Make any tough-but-necessary decisions without unnecessary deliberation, and make sure to explain your context and your reasoning to your business partners so that they’re in the loop.
Be a credible voice to your partners. In tough times, you need your banker and investors to back you up. To do that, you need to gain their trust, and trust comes from establishing credibility. In conversations with them, your tone must be fact-based, but also humble and balanced. It’s a fine line to walk, as you don’t want to appear lackadaisical or, on the other extreme, overwhelmed. The worst thing you can do is to paint a cheery picture if there are problems that need to be discussed. Instead, bring those issues up in a calm, matter-of-fact way to your partners as early as possible.
When your capital partners offer help, accept it. Don’t presume that you know everything — humility is always an important quality, and maybe no more so than right now. So, make sure that your conversations with investors, board directors, and bankers include plenty of listening on your part. Each group will bring a different, equally valuable perspective. Since they’re probably having similar conversations with executives at other companies, they might be observing wider patterns and trends throughout certain industries or over the economy as a whole. Make sure that you empathize with their perspectives: Bankers, for instance, interface with highly regulated companies, and investors will be concerned about managing reserves and risks across their entire portfolio.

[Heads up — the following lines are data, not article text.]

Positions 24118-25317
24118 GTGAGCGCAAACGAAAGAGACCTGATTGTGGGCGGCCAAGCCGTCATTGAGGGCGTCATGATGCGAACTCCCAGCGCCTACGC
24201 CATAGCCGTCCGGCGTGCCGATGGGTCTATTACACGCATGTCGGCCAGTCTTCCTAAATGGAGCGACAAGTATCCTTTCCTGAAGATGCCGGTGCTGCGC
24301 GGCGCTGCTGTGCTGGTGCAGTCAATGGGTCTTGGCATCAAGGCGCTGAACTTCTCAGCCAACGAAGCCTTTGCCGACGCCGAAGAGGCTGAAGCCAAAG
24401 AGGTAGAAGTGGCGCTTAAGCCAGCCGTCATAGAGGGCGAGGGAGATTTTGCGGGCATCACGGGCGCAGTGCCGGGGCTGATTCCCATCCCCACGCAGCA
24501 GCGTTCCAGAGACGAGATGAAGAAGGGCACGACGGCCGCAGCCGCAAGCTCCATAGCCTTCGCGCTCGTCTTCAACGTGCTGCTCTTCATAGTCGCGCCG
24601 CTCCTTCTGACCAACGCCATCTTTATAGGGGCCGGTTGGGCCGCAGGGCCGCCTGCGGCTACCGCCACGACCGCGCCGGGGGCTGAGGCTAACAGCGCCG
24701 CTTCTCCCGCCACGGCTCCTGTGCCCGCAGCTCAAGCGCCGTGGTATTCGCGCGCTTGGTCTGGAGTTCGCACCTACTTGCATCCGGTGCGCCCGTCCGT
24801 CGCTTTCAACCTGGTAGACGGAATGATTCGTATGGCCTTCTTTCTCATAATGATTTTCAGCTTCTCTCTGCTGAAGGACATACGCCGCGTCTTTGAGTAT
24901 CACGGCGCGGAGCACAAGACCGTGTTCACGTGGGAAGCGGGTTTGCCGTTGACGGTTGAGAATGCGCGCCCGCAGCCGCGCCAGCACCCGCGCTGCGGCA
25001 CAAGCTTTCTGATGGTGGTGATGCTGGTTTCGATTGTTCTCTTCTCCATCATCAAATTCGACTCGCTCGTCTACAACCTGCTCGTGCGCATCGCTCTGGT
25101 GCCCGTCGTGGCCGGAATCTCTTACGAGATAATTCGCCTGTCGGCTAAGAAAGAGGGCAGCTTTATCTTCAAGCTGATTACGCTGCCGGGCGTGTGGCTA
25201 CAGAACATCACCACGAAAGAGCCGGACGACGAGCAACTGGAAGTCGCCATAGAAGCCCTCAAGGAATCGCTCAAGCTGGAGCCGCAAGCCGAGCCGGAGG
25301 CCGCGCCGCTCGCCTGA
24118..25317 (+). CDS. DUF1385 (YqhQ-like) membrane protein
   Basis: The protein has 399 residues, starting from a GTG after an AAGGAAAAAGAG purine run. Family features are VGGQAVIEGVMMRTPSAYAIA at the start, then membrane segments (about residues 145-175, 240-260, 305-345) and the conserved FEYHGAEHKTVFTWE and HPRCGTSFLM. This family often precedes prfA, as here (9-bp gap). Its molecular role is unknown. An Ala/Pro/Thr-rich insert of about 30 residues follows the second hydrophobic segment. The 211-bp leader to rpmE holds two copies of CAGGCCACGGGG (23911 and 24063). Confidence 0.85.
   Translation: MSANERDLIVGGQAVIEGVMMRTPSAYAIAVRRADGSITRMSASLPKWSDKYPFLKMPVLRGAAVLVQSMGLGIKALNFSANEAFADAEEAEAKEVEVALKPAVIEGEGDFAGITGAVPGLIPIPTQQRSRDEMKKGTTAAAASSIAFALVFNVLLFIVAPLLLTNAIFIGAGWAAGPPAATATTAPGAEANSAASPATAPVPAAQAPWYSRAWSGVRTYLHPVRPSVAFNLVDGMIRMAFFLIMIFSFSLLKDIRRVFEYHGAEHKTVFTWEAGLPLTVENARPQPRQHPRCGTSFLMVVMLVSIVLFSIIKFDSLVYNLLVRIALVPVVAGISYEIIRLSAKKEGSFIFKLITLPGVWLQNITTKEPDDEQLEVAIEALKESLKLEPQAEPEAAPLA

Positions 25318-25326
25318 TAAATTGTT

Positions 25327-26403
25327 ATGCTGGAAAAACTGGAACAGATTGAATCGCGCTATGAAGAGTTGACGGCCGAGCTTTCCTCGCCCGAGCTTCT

When the time is right, be ready to go on the offensive. When you’re in the middle of a crisis, it’s easy to lose perspective. But it’s important to be thinking not just of how you’ll stabilize your business, but what you want to do after you’ve accomplished that objective. First, confront your issues head-on and make sure your business is back on solid footing. Then, be ready to pivot to a growth mindset — a recession creates opportunities that might only exist for a short period, so make sure you’re prepared to take advantage. For some companies, it’s possible that a business combination will be preferable to overhauling the financial structure or undergoing major operational changes.
Nobody enjoys going through a recession, but few financial professionals would argue that they don’t serve a necessary purpose by forcing businesses to work in a smarter, more streamlined way. If you communicate honestly and knowledgeably with your business partners during rough periods like this, you’ll put your company in the best position to emerge on the other side stronger than ever.
Frank Williamson is the founder of Oaklyn Consulting, a consulting firm that helps investor groups and private businesses, from startup to middle market, with mergers, acquisitions, capital-raising, investor relations, succession and other strategic corporate finance decisions. Oaklyn Consulting does not work as a broker but as an extension of clients’ boards and management teams, charging time-based fees for investment banking advice.